“We desperately need a means to slow traffic down. We have schools, playgrounds, swimming pools and churches on this stretch of Arkansas Avenue. If things are not done to compel drivers to slow down, it is only a matter of time before there is a fatal injury.”

And after the crash that landed Kelly in the hospital for over a month, there was no denying that something must be done.

In response to Kelly’s crash, over a hundred friends and neighbors signed on to the petition on this site asking DDOT for a traffic assessment. In short order, four DC elected officials — including Mayor Vincent Gray and Councilmember Muriel Bowser — pledged their support for neighbors and their commitment to fixing the street.

The Mayor helped set up a meeting between Arkansas Avenue neighbors, DDOT, and Police Department officials. At the meeting last Thursday, neighbors presented three major priorities:

  • The DC government must prioritize safety for neighborhood residents along Arkansas Ave over convenience for distance commuters. Eliminating the northbound rush hour lane and painting parking boxes will discourage dangerous commuter behavior.
  • The DC government must slow car speeds on Arkansas Avenue. More all-way stop signs, shorter light times, and narrower traffic lanes will encourage drivers to stop speeding.
  • The DC government must make it safe and accessible to walk, bike, and cross the street on Arkansas Ave. Raised and visible crosswalks, sidewalk bulb outs, and bike lanes will make the street safer and more livable for neighbors.

The two District Department of Transportation officials who were present — Mr. James Cheeks and Ms. Wanda Pinn-Mills — took note of neighbors’ suggestions. Next, these DC officials will undertake a formal traffic assessment for Arkansas Avenue. This process involves collecting data about speeds, cut-throughs, crashes, parking, and biking and walking patterns. Then, the agency will make recommendations for street fixes.

We should see the formal recommendations by spring of 2014, and we can expect construction on Arkansas Avenue to take place in summer of 2014. It’s possible that we will see small improvements — like high-visibility crosswalk markers and new paint on existing crosswalks — within the next six weeks. And we could start seeing more police enforcement as soon as this week.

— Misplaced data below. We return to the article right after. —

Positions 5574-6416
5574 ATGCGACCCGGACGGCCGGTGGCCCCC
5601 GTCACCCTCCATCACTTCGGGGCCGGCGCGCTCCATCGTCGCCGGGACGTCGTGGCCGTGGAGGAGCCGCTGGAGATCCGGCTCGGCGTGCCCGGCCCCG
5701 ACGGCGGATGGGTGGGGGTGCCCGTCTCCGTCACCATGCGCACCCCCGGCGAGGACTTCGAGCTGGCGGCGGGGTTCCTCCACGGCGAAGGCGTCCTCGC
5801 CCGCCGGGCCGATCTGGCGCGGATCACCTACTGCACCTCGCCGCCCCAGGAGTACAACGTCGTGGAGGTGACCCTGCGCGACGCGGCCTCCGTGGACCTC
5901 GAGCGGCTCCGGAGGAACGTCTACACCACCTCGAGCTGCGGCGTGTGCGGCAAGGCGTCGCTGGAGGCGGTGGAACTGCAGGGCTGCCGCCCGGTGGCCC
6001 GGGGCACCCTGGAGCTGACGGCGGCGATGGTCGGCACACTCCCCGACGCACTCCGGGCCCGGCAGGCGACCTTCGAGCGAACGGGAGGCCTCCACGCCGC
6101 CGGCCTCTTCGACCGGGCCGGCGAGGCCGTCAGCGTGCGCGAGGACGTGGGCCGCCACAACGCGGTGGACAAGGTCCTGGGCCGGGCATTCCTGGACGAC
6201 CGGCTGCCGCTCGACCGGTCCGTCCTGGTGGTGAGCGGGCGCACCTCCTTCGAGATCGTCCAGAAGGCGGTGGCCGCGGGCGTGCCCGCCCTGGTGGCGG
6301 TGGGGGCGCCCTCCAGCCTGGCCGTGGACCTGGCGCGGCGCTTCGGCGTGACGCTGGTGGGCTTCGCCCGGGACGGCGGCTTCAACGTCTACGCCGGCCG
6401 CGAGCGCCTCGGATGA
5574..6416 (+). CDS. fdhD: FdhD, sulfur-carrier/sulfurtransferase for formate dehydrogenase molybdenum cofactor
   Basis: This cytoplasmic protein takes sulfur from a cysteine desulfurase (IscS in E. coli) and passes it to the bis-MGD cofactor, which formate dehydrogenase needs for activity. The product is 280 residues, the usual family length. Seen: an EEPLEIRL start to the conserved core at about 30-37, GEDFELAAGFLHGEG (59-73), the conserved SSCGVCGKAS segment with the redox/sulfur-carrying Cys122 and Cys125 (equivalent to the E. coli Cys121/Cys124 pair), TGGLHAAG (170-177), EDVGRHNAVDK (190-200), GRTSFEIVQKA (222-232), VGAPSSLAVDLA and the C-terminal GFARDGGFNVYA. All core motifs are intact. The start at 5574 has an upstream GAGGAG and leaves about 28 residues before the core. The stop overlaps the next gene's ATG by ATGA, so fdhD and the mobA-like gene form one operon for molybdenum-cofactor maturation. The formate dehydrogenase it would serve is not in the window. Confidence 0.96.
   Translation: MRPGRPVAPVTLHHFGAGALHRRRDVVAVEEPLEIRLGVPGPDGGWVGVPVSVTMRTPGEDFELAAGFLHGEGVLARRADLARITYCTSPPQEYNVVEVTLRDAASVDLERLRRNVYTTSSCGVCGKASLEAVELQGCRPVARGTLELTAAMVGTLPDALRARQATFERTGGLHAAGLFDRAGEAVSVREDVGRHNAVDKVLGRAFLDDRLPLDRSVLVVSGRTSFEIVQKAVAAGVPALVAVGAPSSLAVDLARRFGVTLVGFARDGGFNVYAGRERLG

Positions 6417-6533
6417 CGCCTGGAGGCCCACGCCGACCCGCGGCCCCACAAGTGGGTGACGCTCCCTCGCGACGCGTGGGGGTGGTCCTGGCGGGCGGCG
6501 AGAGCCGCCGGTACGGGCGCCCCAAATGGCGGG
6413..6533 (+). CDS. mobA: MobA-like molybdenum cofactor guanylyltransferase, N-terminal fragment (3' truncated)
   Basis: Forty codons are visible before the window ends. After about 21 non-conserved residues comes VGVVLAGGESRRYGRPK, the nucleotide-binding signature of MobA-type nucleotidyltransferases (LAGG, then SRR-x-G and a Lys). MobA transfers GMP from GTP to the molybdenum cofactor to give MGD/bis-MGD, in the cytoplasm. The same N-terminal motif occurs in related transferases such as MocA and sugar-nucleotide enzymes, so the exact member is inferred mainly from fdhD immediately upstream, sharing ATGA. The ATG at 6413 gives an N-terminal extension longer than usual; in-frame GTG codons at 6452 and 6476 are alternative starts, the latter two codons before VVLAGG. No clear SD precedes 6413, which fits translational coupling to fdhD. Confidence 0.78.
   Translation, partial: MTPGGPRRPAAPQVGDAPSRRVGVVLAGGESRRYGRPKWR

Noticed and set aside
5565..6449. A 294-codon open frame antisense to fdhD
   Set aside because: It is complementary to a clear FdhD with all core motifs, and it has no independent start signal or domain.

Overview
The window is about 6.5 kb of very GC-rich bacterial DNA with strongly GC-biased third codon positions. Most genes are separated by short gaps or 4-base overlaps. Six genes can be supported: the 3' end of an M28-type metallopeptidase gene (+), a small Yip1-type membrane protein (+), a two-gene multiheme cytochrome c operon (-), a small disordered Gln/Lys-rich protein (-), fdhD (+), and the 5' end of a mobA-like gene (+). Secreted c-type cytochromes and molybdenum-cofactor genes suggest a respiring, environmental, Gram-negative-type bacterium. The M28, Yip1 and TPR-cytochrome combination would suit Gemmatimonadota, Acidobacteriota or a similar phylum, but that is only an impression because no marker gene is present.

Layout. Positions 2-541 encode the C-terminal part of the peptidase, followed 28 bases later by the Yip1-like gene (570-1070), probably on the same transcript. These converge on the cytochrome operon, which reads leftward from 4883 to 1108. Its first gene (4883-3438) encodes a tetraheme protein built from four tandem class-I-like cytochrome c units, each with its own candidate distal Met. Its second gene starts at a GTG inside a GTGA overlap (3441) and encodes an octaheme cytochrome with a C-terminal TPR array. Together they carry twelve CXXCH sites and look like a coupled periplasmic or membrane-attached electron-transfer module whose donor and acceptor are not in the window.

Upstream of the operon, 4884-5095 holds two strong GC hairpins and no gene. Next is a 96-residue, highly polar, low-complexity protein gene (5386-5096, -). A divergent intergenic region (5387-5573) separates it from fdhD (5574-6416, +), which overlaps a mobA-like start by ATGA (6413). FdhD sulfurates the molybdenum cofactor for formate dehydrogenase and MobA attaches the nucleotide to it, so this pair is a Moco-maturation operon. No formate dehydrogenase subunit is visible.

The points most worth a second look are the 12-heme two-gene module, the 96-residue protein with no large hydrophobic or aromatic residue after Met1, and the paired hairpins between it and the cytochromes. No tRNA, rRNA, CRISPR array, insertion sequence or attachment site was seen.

Arkansas Ave's current design has cars speeding by — making it dangerous for families like this one to cross the street.

Arkansas Ave’s current design has cars speeding by — making it dangerous for families like this one to cross the street.

For now, we are cautiously optimistic that we’ll be seeing some good improvements to Arkansas Avenue in 2014! We will keep this site updated as we hear more. In the meantime, join the campaign for safer Arkansas and share your story here. 

Thank you to all of the neighbors whose support made this process possible. And thank you to Mayor Gray, Councilmember Bowser, Neighborhood Commissioner Jeff Standish, and Neighborhood Commissioner Joe Vaughan for their support and leadership.

Kelly was loading her car for a weekend trip when a speeding car changed her life.


The driver rammed into the vehicle parked behind Kelly’s own car on Arkansas Avenue. The impact was hard. It caused the hit car to lurch foward, pinning Kelly’s leg against her own car’s bumper and crushing her knee. Instead of heading to Virginia for the weekend, Kelly went straight to the hospital for an emergency operation to save her foot from amputation.

Kelly

Today, Kelly is healing. The driver, who was intoxicated, awaits a sentence. But the underlying issues that make Arkansas Avenue dangerous remain.

The stretch of street where Kelly was struck outside her house — Arkansas Avenue NW between 13th and 14th Streets — is desperately in need of safety improvements. Because of the way that the road was designed, drivers routinely speed 10 to 20 miles per hour over the  limit, creating safety concerns for the families and kids who walk and bike in the neighborhood. To keep everybody safe and tragedy-free in the future, we need to slow down the traffic on this residential street.

We can fix this. By painting lane markers and raising the grade of sidewalks, we can slow traffic on Arkansas Avenue to prevent crashes. But we need your help.

We are a group of  neighbors, elected officials, and concerned citizens pushing the city to institute “traffic calming” — changes to the street to encourage slower, more careful driving — along Arkansas Avenue NW. Will you join us?